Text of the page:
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Neurodivergence -What Is It?

We are all individuals, and every brain is wired differently. There is a spectrum of divergence from an average point of measurement for brain functioning and a combination of measurement on psychometric scales, self- report and impact of difficulties can determine whether you have a clinically diagnosable neurodivergent condition. Some of the differences may be biologically driven but our experiences also interact with our biology. It is hard to describe what the average brain does, and some people find the terminology such as ‘neuro typical’ (which refers to typical brain functioning) as unhelpful and stigmatizing of those outside this arbitrary norm. Psychiatrists traditionally diagnose neurodivergent conditions but specialist nurses, pharmacists with additional training and specialist nurses can also diagnose.

Some people may report traits of neurodivergence but without a problematic effect, these traits are likely to remain at a sub-clinical level.

Neurodiversity is a different term and refers to the notion that people bring their uniqueness, their experience and interact with the world in different ways, where there is no one- way of thinking, learning and behaving. Differences are not deficits but strengths to be optimized through inclusion and support. A diverse workforce in all its forms is likely to improve productivity, creativity and be more representative of customer needs.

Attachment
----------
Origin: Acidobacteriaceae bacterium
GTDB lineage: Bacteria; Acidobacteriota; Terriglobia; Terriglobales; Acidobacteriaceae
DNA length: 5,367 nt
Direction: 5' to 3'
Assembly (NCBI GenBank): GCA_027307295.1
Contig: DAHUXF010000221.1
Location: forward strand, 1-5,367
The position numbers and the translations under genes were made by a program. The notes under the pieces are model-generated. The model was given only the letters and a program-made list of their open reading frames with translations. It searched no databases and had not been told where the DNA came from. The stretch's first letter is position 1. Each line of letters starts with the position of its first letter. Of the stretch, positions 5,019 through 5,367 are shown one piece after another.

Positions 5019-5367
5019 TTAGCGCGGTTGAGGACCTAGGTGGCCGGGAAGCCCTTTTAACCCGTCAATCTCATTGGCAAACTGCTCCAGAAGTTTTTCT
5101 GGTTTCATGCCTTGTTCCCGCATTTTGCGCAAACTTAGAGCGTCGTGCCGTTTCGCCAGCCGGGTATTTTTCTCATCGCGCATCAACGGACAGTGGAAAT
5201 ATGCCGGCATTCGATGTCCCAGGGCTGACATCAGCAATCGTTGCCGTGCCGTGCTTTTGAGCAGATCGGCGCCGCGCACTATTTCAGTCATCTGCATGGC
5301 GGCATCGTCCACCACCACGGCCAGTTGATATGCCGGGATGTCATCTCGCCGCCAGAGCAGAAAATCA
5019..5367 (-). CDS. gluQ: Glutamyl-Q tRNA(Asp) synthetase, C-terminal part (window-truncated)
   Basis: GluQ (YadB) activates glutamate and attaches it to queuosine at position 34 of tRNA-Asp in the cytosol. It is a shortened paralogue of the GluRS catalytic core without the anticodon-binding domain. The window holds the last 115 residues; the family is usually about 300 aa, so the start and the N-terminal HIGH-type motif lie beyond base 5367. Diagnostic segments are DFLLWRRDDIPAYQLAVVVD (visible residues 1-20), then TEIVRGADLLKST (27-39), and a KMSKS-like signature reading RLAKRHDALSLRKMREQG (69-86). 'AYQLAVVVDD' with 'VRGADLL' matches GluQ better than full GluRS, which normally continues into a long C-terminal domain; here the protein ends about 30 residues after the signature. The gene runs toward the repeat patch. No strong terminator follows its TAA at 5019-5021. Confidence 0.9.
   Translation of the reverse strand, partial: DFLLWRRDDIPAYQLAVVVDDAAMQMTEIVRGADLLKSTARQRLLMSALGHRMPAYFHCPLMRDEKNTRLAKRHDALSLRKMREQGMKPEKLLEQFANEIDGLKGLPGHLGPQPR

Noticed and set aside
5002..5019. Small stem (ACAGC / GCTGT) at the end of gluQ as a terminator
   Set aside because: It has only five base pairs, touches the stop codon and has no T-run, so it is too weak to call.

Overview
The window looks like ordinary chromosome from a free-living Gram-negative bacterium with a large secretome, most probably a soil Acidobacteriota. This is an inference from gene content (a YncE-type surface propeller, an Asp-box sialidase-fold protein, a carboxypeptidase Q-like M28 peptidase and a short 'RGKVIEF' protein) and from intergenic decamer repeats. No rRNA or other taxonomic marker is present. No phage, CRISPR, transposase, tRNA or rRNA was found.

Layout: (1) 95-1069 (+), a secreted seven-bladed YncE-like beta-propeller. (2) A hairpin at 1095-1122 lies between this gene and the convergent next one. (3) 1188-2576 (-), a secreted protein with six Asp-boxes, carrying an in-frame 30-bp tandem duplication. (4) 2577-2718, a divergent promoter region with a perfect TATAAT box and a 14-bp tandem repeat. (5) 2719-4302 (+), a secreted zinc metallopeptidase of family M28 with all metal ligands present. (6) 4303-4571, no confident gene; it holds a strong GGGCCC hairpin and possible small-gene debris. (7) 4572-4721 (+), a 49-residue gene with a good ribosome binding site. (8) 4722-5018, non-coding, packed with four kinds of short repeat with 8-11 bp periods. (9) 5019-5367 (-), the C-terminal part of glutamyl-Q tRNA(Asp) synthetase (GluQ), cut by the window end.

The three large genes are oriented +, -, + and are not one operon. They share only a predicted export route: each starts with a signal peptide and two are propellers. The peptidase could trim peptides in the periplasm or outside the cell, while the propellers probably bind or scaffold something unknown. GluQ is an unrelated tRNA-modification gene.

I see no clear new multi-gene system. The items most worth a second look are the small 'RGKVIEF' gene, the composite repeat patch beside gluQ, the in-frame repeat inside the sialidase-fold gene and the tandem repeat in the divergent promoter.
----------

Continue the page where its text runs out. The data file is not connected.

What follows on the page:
Individuals who identify as neurodivergent or having needs in this area typically describe differences in mental functioning and processing, communication style, behaviour and sensory processing.

Some neurodivergence conditions but there may be multiple diagnoses in one person


Individuals may have difficulties holding their attention and managing thoughts, behaviours and emotions. They may also be very creative and capable of hyperfocus.


This includes a broad range of conditions that may include challenges with socializing and social skills, cause repetitive behaviors and trigger speech difficulties, which in some cases, may lead an individual to communicate only nonverbally. They may also be very good with detail and be able to notice patterns that others cannot see easily.


This can include misreading, miswriting or misspeaking certain items, as well as confusion with letters or misunderstanding of word organization or pronunciation, and trouble following directions. They may also have higher empathy and good listening skills.


A misunderstanding of math concepts, such as confusion when reading numbers and symbols, an inability to consistently remember numbers, maths, rules and procedures, or trouble with mental figuring. They may be more articulate and be able to describe events in language or through art.


A learning disability that involves writing, such as unusual pencil grip and body position, illegible handwriting and an aversion to writing or drawing. They may become very fast word processors using a key- board.


A difficulty with coordinated movement and management of self within space They may also have an artistic and creative bent and can use mental and physical space in different ways.

Down’s Syndrome.

With this condition, individuals are born with an extra chromosome that ultimately changes how their body and brain develops, and may lead to mental and physical challenges. There is a lot of variation in what strengths and difficulties look like and individuals often build heartfelt and authentic relationships.

Acquired Traumatic brain injury.

Individuals may struggle with executive functioning around attention, memory, speech, emotional regulation. Plasticity in the young brain can facilitate continual improvement and many individuals who make have suffered traumatic physical injury and illness can discover some new areas of brain functioning to compensate for losses.

Bi-polar condition.

There is a movement to include this condition because of the growing evidence for neurological underpinnings.

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